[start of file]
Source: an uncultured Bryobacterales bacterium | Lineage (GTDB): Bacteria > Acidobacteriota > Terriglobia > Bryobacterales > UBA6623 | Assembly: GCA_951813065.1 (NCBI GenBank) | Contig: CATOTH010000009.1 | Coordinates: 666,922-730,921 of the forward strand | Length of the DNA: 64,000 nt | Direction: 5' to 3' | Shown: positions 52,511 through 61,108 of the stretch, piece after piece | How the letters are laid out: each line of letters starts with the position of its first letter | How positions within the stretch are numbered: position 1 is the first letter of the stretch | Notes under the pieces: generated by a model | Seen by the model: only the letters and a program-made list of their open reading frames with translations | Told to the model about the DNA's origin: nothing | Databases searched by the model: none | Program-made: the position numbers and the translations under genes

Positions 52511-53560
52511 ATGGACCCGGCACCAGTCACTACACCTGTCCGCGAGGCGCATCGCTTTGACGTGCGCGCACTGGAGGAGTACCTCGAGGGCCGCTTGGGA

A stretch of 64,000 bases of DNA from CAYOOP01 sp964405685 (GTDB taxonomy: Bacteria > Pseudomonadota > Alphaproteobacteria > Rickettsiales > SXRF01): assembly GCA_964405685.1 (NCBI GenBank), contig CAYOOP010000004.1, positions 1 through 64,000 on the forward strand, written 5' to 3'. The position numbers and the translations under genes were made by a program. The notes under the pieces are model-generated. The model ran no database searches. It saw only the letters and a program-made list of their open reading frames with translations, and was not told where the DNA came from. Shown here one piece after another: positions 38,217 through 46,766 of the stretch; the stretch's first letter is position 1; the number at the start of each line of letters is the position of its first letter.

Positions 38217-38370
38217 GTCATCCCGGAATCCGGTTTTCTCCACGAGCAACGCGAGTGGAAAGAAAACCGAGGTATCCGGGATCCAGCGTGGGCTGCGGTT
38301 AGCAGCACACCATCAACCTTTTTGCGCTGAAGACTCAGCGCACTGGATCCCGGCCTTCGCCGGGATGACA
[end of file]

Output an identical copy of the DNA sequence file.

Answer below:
Source: an uncultured Bryobacterales bacterium | Lineage (GTDB): Bacteria > Acidobacteriota > Terriglobia > Bryobacterales > UBA6623 | Assembly: GCA_951813065.1 (NCBI GenBank) | Contig: CATOTH010000009.1 | Coordinates: 666,922-730,921 of the forward strand | Length of the DNA: 64,000 nt | Direction: 5' to 3' | Shown: positions 52,511 through 61,108 of the stretch, piece after piece | How the letters are laid out: each line of letters starts with the position of its first letter | How positions within the stretch are numbered: position 1 is the first letter of the stretch | Notes under the pieces: generated by a model | Seen by the model: only the letters and a program-made list of their open reading frames with translations | Told to the model about the DNA's origin: nothing | Databases searched by the model: none | Program-made: the position numbers and the translations under genes

Positions 52511-53560
52511 ATGGACCCGGCACCAGTCACTACACCTGTCCGCGAGGCGCATCGCTTTGACGTGCGCGCACTGGAGGAGTACCTCGAGGGCCGCTTGGGA

A stretch of 64,000 bases of DNA from CAYOOP01 sp964405685 (GTDB taxonomy: Bacteria > Pseudomonadota > Alphaproteobacteria > Rickettsiales > SXRF01): assembly GCA_964405685.1 (NCBI GenBank), contig CAYOOP010000004.1, positions 1 through 64,000 on the forward strand, written 5' to 3'. The position numbers and the translations under genes were made by a program. The notes under the pieces are model-generated. The model ran no database searches. It saw only the letters and a program-made list of their open reading frames with translations, and was not told where the DNA came from. Shown here one piece after another: positions 38,217 through 46,766 of the stretch; the stretch's first letter is position 1; the number at the start of each line of letters is the position of its first letter.

Positions 38217-38370
38217 GTCATCCCGGAATCCGGTTTTCTCCACGAGCAACGCGAGTGGAAAGAAAACCGAGGTATCCGGGATCCAGCGTGGGCTGCGGTT
38301 AGCAGCACACCATCAACCTTTTTGCGCTGAAGACTCAGCGCACTGGATCCCGGCCTTCGCCGGGATGACA